If I am actively looking for something to watch on TV, why would I be so bothered that a video starts playing on my TV? I don't really understand the use case of someone that wants to leave the Netflix home page up just hovering over a title.
Liking to see a preview is fine - and there could be a button for that, so that I could tell the app to show it. But the way it is (was) I don't have the control, it's the UI who decides where my attention should be, and that's wrong.
The best comparison I can make it's an overeager shop attendant asking "can I help you?" When you're looking at a product - except in this case it doesn't matter how many times you tell them you're just looking, they come back 8 seconds later to ask again.
I watch on my Roku tv, where there is only a few titles on screen and it makes sense to scroll threw them one by one. Maybe that's the difference?
Maybe now that they have competition, we'll see more stuff like this.
Yes, we have more than one account. Mistakes happen.
Whether they make `autoplay=true` default will answer this.
Absolutely terrible. I'm really happy Netflix has given us a way out.
It shows up in "continue watching" and I believe probably stuff like "because you watched A..." (...here are B, C, D, and E).
Which is just silly because even if they want to steer me into watching it because I'm too lazy to tell them to stop, that doesn't mean it makes meaningful data for recommendations. They can tell whether I pushed a button or not, but which seems like a pretty meaningful signal to ignore.
I literally finished Bojack Horseman after years of watching 30 minutes ago. End it’s left hanging there in a poignant moment but I have to jump up to stop the trailer for god knows what, and the a minute later I have to do it again after the credits have finished. Years of investment in a show, but I’m not allowed 10 seconds to stop and digest it. (PS amazing series)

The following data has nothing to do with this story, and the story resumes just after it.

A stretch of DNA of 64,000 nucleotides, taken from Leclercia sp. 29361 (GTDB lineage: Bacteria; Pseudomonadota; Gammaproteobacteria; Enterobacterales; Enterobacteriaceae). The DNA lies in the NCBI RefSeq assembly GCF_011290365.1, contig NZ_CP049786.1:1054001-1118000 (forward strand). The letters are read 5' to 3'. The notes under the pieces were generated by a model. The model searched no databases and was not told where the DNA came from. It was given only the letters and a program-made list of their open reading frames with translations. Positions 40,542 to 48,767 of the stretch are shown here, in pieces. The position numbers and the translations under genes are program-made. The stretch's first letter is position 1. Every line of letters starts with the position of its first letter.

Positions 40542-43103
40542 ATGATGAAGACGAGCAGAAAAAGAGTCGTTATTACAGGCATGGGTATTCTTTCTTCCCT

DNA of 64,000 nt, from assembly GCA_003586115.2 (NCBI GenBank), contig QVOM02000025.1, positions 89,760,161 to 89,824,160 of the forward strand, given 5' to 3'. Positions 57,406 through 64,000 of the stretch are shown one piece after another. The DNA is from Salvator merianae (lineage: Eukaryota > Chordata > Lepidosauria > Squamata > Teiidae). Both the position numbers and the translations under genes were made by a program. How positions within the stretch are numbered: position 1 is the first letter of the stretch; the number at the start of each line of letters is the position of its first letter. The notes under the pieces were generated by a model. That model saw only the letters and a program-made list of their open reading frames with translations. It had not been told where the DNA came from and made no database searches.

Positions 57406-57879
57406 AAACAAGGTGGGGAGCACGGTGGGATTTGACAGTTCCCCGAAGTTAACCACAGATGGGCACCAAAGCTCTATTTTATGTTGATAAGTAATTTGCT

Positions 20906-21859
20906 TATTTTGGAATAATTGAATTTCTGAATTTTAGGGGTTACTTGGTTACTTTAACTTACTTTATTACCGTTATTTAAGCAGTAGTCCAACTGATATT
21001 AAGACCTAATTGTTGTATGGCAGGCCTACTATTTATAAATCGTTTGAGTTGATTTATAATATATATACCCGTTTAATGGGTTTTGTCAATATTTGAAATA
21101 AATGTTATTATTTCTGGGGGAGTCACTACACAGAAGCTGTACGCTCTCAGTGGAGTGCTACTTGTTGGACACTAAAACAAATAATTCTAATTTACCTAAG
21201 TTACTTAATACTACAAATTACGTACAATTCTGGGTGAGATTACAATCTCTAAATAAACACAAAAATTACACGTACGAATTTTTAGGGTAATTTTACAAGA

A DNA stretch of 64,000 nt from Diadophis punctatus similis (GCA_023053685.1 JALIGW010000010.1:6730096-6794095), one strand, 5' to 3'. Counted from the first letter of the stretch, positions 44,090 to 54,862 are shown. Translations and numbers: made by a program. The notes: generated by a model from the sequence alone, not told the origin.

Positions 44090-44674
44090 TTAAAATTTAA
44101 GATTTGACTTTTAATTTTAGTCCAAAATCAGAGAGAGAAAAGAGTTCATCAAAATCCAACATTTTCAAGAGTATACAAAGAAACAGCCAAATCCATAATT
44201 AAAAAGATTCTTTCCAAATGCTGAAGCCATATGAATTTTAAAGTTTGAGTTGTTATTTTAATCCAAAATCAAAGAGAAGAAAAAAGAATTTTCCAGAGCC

This option is to turn off autoplay when browsing. It would be great if it also disabled the auto play on trailers at the end of a show.
If you use greasemonkey/tampermonkey then the script below will disable the post-episode playback (along with a couple other UI changes)
So all I can say is "about time"!
From feedback like this, they might have just made a policy to not allow cursing in the preview whether that was by choosing different scenes or bleeping them.
Actually, I hate most of the current design (UI/UX). It's really streamlined when all you want to do is push "play", but everything else is, quite frankly, laborious.
Good user interfaces use timeless concepts. This might imply that conservative folks make the best UIs, which might not be as sexy.
And a good browsing experience shouldn't be held hostage to "featured promotions" or worse, advertisements.
Maybe there's a market for nice experiences.
I think of costco vs other stores -- at costco, you go get your stuff, pay for it and get out. At other stores there are featured products and advertising influencing the store layout and cluttering the checkout line.
Bought a new one late last year, and the whole UX is a big step backwards, but the Netflix app and the automatically playing previews is high on the list of annoyances.
It feels like one of those "Do you actually dogfood this? Have you actually compared it to previous releases?"
These two complaints are actually two manifestations of the same complaint. With a shrinking catalog, it is vital that the UI be nerfed in order to keep it from being too obvious just how little content there is.
Goes to show how hated autoplay was.